The more you know

Freud’s theories

  • Freud is interested in studies on the human psyche.
  • The psychic process according to Freud rests on the neural system through which a charge of energy circulates in proportion to the quantity of stimuli that the subject receives.
  • Primary process: a motor action, a reflex in which psychic activity is identified that aims at the discharge that is unconscious.
  • Secondary process: psychic activity of the ego that binds and stores energy and introduces a delay between the stimulus and the satisfaction of arousal.
  • The psyche according to Freud is divided into three distinct provinces: the consciousness, the preconscious and the unconscious.
  • Conscious: part of the psyche linked through perception to the reality external to the subject. The conscious operates according to the reality principle (ie taking into account the costs and benefits of the immediate satisfaction to which the unconscious drive tends; this is linked to the primary psychic process).
  • Preconscious: part of the psyche that constitutes the antechamber of consciousness, that is, of those psychological contents of which the conscious ego can explicitly become the master at any time.
  • Unconscious: part of the psyche in which traumatic experiences that could be painful and therefore dangerous for the individual are rejected. From here such experiences can no longer resurface to the preconscious and to the conscious except in a dream form (dreams) or symptomatic (psychic pathologies such as neurosis).
  • The unconscious in turn is divided into: Es (the child instinctual part), I (the adult rational part) and the Superego (moral part from which the feelings of guilt arise).
  • I: a part of the unconscious that is open on one side to the external world, on the other to the internal one and its function is inhibitory and defensive (it removes from the preconscious images that could be traumatic and dangerous for the individual and rejects them into the unconscious so that they cannot resurface in consciousness).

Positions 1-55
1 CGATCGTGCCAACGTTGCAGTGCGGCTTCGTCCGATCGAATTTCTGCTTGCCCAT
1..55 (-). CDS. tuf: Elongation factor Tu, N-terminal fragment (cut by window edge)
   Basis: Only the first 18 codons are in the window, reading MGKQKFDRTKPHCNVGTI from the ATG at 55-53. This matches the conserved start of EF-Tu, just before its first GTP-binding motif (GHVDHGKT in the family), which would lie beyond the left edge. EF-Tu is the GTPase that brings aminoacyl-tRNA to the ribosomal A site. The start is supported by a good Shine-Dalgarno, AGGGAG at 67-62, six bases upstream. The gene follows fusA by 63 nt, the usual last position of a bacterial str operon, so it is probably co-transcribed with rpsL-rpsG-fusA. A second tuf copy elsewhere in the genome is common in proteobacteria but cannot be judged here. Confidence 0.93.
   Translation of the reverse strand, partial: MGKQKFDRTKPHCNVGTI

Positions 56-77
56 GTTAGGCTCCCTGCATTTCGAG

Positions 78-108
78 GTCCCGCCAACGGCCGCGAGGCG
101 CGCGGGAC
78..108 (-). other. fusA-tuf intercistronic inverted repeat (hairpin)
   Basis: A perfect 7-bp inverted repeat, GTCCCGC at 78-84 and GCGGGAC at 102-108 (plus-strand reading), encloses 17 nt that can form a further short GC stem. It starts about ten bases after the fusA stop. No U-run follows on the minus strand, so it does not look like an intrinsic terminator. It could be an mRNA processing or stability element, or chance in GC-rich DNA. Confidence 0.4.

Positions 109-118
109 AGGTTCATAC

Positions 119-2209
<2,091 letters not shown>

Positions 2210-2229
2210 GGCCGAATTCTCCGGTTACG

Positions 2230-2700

• Repression: how censorship in dreams (dream material) is a defense mechanism, of resistance (see above).
  • Therapeutic method: with this method Freud abandons hypnosis and asks the patient to consciously recall his own experience. In fact, hypnosis allowed easier re-enactments because it lowered the resistances of the ego, however it was unable to consciously regain its own experiences and therefore the archaic defense of repression remained active.
  • Neurosis: disease induced by psychic causes, rooted in the unresolved conflicts of the individual’s sexual development. It is divided into current neurosis (due to traumas of adulthood) and psychosis (disturbance of the relationship between the ego and external reality. Forms of neurosis are hysterias (phobias and somatizations) and obsessive neuroses (repetition of gestures, inhibitions in acting etc.).
  • Transference: process that describes how certain unconscious wishes, which date back to childhood, are actualized during the relationship between patient and analyst. It is related to free association.
  • Free association: the patient, during therapy, communicates thoughts to the psychoanalyst as they gradually emerge from her consciousness; during this phase we will have incomplete thoughts, memory gaps, inexplicable acts, denials which, being the result of censorship, of the resistances operated by the ego, will allow us to discover their pathological relationship with repressed experiences.
  • Free association is of central importance in the analysis of dreams.
  • Dream: acts as an expression of unconscious desires and needs, mainly of a sexual nature, but composed in a disguised form, compatible with the needs of consciousness and the ego’s defenses. Desires are expressed in dreams in representations that finally cross the threshold of consciousness, but only in a compromising way, which on the one hand fulfills the desire in a hallucinatory form, on the other it does not disturb the restful sleep of the body’s forces.
  • Latent content: it is unconscious, made up of the repressed desires.
  • Manifest content: it is incomplete, sometimes incomprehensible, due to the action of the censorship that the ego still exercises.
  • Through therapy it is possible to pass from latent to manifest content.


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